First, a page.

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Homeland Security News

A collection of open-source homeland security and terrorism news from around the world.
Date: Jan 18, 2021

Demonstrations in state capitols across the United States were muted this weekend after warnings of armed protests, but officials have indicated they'll remain vigilant in the days leading up to President-elect Joe Biden's inauguration.

"We are concerned about the entire week, not just today," Lansing, Michigan, Police Chief Daryl Green said Sunday, after a crowd of protesters and counterprotesters gathered on the grounds of the state Capitol.

Few if any protesters were seen in other state capitals, including in California, Colorado, Georgia, Illinois, Minnesota, Pennsylvania, Tennessee and Wisconsin..

Read more: CNN

The FBI is screening all 25,000 National Guard troops heading to D.C. as fears mount among defense officials that those responsible for security at the inauguration could participate in an insider attack, The Associated Press reported Sunday.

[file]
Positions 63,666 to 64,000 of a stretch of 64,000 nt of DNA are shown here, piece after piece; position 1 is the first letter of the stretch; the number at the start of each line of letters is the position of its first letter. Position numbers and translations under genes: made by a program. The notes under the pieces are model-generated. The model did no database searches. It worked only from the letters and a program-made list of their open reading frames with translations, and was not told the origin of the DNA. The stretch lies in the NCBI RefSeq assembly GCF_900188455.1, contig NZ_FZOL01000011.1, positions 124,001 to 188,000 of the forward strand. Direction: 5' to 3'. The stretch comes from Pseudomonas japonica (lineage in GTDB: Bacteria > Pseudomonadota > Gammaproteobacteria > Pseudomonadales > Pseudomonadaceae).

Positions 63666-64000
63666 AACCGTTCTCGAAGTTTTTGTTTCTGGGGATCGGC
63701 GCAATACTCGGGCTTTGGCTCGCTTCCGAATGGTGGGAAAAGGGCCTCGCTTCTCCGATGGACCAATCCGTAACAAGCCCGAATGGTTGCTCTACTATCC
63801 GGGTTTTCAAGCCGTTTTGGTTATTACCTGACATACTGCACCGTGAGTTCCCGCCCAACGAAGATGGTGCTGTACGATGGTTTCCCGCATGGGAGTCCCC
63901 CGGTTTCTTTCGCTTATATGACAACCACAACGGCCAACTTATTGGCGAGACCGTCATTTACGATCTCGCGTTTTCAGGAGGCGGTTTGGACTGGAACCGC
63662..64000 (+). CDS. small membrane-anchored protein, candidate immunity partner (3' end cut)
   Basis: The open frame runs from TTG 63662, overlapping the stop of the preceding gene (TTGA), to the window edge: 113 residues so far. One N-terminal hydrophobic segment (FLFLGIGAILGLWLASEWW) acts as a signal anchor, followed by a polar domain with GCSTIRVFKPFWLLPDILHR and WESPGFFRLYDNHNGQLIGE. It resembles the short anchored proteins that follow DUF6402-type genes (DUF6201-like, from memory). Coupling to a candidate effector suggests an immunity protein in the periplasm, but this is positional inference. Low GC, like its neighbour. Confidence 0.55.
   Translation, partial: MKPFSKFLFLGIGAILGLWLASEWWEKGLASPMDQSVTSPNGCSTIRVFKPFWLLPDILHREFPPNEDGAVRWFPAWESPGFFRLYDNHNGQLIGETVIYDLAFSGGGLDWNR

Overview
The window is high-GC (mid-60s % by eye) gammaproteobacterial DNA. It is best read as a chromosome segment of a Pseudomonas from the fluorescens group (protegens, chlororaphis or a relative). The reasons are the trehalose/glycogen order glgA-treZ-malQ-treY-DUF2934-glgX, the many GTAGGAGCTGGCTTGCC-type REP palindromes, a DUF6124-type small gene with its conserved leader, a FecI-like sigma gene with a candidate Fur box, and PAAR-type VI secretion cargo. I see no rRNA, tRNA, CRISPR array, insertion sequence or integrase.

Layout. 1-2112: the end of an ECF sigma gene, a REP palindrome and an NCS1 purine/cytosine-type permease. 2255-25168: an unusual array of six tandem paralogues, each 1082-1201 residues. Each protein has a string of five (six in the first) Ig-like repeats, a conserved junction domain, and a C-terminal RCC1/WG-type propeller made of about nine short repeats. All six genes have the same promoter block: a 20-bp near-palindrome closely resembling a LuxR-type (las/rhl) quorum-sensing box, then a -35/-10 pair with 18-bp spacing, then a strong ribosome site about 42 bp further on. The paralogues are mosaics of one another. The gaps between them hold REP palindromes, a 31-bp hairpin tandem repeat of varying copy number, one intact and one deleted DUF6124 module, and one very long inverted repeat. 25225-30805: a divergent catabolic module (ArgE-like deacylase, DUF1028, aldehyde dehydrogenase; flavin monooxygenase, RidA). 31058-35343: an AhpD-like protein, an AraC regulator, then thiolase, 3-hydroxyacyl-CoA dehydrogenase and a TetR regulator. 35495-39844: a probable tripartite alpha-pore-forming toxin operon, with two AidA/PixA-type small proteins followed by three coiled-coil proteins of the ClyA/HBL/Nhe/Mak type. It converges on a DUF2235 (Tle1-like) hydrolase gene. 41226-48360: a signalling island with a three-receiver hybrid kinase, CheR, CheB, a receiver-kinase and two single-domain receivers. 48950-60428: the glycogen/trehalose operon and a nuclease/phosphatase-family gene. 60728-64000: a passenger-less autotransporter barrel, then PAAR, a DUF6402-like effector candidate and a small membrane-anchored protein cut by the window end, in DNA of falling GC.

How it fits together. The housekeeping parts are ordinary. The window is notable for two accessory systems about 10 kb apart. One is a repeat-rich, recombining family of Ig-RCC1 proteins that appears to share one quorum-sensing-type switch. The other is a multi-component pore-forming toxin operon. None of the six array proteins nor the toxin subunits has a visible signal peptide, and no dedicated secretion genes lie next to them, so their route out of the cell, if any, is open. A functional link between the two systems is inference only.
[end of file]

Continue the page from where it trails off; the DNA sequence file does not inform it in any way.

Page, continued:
The screening effort comes as D.C. has beefed its security ahead of President-elect Joe Biden’s inauguration on Wednesday and after the deadly pro-Trump raid on the Capitol on Jan. 6.

Army Secretary Ryan McCarthy told the AP on Sunday that officials are aware of the potential risk, and commanders have been instructed to keep an eye out for any issues among their troops. National Guard members are also receiving training on how to find any threats within their ranks, he said.

Read more: The Hill

The FBI is offering a $10,000 reward for information leading to the recovery of a military Humvee stolen on Friday in the city of Bell.

The theft of the $120,000 military vehicle occurred about 8:15 a.m. Saturday from the National Guard Armory, said FBI spokeswoman Laura Eimiller.

The Humvee was described as a four-door high-mobility multipurpose wheeled vehicle, Eimiller said. It was up-armored, upgraded and considered a combat vehicle.

It is green camouflage in color, with a bumper number of 40BSBHQ6 and registration number NZ311R, she said.

Read more: NBC Los Angeles

Overthrowing the government. Igniting a second Civil War. Banishing racial minorities, immigrants and Jews. Or simply sowing chaos in the streets.

The ragged camps of far-right groups and white nationalists emboldened under President Trump have long nursed an overlapping list of hatreds and goals. But now they have been galvanized by the outgoing president’s false claims that the election was stolen from him — and by the violent attack on the nation’s Capitol that hundreds of them led in his name.

“The politicians who have lied, betrayed and sold out the American people for decades were forced to cower in fear and scatter like rats,” one group, known for pushing the worst anti-Semitic tropes, commented on Twitter the day after the attack.

Read more: New York Times